Wild-type (WT), empty plasmid-transfectant (EP), and PAR-1–transfected B16F10 cells (S14) were treated with 0, 0.5, and 1 U/mL thrombin (T) for 72 hours as in Figure 1, and then analyzed by the MTT assay. SEM is given for experiments performed in quadruplicate. Student ttest for difference between EP versus S14 at 0.5 U/mL thrombin,P < .02; S14 at 0 versus 0.5 U/mL, P < .05; WT or EP versus S14 at 1 U/mL, P < .01.

Similar results were obtained with HCT8 cells transfected with the human thrombin receptor. Figure 7A (column 3) demonstrates successful transfection of the wild-type human thrombin receptor into HCT8 cells. Figure 7B demonstrates a 13.5-fold greater sensitivity to impaired cell growth with transfected cells after 2 days of thrombin treatment at 1 U/mL; 2-fold greater sensitivity was noted after 1 day of thrombin exposure (data not shown).

Fig. 7.

Increased sensitivity of PAR-1–transfected HCT8 tumor cells to thrombin-induced impaired cell growth.

(A) Immunoblot of PAR-1 transfected cells with PAR-1–tagged anti-FLAG antibody. Lane 1, wild-type cells; lane 2, empty plasmid-transfected cells; lane 3, wild-type PAR-1 cells. (B) Wild-type PAR-1 transfectants were incubated with various concentrations of thrombin for 2 days. Control bars (black) depict empty vector transfection, whereas gray bars depict PAR-1 transfection. SEM is given for experiments performed in quadruplicate.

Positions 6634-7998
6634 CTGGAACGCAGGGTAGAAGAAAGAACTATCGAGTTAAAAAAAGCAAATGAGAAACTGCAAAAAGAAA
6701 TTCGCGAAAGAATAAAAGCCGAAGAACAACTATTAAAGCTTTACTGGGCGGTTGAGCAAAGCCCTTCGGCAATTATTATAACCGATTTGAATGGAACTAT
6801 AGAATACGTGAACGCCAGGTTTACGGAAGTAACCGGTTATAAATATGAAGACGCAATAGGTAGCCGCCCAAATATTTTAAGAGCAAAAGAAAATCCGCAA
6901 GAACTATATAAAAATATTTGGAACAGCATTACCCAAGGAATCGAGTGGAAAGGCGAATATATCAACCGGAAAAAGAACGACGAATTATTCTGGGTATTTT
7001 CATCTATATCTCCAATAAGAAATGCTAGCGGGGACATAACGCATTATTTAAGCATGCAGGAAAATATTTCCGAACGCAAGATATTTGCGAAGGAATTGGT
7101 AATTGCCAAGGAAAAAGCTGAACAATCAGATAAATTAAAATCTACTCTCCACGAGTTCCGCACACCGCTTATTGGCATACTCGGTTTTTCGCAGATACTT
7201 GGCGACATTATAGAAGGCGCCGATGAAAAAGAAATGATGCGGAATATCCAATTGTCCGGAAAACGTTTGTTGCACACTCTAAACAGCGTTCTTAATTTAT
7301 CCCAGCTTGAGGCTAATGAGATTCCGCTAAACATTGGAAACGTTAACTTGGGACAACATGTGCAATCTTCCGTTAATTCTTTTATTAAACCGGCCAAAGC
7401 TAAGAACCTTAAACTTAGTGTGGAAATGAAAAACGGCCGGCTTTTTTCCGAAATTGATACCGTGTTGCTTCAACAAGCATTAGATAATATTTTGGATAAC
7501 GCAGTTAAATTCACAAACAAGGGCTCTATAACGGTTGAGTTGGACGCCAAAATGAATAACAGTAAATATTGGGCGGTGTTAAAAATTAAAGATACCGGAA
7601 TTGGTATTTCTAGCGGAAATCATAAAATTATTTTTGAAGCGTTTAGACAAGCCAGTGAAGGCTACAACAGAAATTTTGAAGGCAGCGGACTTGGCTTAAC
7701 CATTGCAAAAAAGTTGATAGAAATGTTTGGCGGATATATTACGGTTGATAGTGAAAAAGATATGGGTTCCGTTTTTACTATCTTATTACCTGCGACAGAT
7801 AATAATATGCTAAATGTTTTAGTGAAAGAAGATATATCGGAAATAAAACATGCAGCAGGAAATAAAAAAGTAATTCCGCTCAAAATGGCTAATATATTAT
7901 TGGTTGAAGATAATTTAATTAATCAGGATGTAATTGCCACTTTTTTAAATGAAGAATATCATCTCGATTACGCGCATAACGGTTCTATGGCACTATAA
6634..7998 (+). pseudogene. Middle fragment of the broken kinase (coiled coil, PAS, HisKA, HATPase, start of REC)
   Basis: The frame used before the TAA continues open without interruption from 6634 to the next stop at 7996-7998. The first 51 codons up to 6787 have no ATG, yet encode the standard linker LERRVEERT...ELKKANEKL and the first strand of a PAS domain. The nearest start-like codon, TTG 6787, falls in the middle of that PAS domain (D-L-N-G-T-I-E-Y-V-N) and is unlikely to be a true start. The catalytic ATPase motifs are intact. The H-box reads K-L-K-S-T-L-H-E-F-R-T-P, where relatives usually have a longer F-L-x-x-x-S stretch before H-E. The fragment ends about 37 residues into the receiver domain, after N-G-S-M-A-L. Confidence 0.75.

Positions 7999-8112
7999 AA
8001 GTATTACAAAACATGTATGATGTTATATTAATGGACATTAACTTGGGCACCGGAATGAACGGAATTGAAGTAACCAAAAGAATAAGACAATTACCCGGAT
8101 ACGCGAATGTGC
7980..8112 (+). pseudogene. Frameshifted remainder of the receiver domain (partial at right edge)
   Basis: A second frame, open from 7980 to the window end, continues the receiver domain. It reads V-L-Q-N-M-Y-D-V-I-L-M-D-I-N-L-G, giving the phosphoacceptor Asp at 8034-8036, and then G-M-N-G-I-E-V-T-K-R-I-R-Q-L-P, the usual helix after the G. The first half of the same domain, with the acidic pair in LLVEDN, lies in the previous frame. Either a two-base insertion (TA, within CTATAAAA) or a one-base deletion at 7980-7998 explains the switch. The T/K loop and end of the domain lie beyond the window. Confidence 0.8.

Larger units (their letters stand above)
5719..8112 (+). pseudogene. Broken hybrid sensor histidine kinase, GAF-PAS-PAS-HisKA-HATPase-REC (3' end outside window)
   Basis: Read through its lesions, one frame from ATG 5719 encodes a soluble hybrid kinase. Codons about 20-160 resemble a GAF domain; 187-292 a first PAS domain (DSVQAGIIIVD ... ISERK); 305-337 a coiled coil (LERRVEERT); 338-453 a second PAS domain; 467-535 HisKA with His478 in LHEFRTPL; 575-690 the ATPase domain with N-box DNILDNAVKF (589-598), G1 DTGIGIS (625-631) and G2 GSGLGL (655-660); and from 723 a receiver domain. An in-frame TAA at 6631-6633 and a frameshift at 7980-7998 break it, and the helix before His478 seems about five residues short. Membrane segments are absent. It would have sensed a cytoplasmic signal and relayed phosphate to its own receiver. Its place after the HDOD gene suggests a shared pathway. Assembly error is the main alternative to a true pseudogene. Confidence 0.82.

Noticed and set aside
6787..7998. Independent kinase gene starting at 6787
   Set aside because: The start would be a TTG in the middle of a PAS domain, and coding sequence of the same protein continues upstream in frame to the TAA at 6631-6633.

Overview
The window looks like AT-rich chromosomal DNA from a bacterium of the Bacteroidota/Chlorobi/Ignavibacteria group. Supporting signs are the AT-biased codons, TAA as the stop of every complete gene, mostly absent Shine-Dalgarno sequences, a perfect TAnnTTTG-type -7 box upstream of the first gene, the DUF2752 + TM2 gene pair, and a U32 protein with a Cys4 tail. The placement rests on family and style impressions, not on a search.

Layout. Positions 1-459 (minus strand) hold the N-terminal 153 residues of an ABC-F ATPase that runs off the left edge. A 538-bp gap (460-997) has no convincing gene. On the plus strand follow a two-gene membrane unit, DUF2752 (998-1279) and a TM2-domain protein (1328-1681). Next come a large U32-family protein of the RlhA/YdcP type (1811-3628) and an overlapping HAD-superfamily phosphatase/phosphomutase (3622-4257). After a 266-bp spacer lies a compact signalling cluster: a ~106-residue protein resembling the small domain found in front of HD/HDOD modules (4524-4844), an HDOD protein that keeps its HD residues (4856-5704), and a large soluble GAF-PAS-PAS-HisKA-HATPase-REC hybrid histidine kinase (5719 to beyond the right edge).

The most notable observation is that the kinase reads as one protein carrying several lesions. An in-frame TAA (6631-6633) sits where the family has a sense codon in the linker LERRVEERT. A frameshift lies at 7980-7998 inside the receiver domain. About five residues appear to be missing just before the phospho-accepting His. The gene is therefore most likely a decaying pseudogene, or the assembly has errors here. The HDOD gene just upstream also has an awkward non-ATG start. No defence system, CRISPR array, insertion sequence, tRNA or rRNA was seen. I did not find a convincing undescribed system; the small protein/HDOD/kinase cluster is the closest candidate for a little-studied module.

Thrombin-induced tumor cell growth is associated with cell cycle arrest at G2M.

Figure 8 demonstrates “high-dose” thrombin-induced cell cycle arrest of B16F10 and DU145 cells at G2M of 2.2- and 3.3-fold respectively, with enhanced pre-Go DNA of approximately 12- and 8-fold, respectively, at 36 hours (compared with no thrombin treatment). The increase in pre-Go DNA suggested the induction of apoptosis. This was confirmed by Annexin V assay and caspase inhibition experiments (see below).

Fig. 8.

Thrombin induces cell cycle arrest at G2M.

B16F10 (S14) and DU145 cells were incubated with various concentrations of thrombin for 36 hours, washed in PBS, and then assayed for propidium iodide binding via flow cytometry. The heavy line refers to the raw data. The shaded areas refer to the computer simulated peaks of the cell cycle from left to right at pre-Go, Go-G1, and G2M, respectively. The hatched areas refer to the S phase. The fine line refers to the sum of the raw data and the computer simulated peaks. The number on the far left refers to the percentage total pre-Go cells measured. The 2 numbers on the right refer to the percentage distribution of cells in cycle for Go-G1 and G2M, respectively. The Go-G1, G2M, and S cells equal 100%.